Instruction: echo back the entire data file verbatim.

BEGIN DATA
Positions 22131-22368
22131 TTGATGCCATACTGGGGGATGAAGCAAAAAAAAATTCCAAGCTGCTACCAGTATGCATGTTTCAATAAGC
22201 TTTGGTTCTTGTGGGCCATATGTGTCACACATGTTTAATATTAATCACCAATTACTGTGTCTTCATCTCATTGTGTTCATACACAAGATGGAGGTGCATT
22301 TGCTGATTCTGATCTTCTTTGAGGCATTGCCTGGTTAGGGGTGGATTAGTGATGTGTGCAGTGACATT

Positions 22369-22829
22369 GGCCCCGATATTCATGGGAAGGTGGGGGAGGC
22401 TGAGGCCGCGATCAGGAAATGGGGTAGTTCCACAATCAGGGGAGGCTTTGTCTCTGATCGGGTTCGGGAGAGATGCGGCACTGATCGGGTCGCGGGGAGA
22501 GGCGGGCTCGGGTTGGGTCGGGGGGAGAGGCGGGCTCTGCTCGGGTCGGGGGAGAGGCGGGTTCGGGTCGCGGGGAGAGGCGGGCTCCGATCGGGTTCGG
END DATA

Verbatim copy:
Positions 22131-22368
22131 TTGATGCCATACTGGGGGATGAAGCAAAAAAAAATTCCAAGCTGCTACCAGTATGCATGTTTCAATAAGC
22201 TTTGGTTCTTGTGGGCCATATGTGTCACACATGTTTAATATTAATCACCAATTACTGTGTCTTCATCTCATTGTGTTCATACACAAGATGGAGGTGCATT
22301 TGCTGATTCTGATCTTCTTTGAGGCATTGCCTGGTTAGGGGTGGATTAGTGATGTGTGCAGTGACATT

Positions 22369-22829
22369 GGCCCCGATATTCATGGGAAGGTGGGGGAGGC
22401 TGAGGCCGCGATCAGGAAATGGGGTAGTTCCACAATCAGGGGAGGCTTTGTCTCTGATCGGGTTCGGGAGAGATGCGGCACTGATCGGGTCGCGGGGAGA
22501 GGCGGGCTCGGGTTGGGTCGGGGGGAGAGGCGGGCTCTGCTCGGGTCGGGGGAGAGGCGGGTTCGGGTCGCGGGGAGAGGCGGGCTCCGATCGGGTTCGG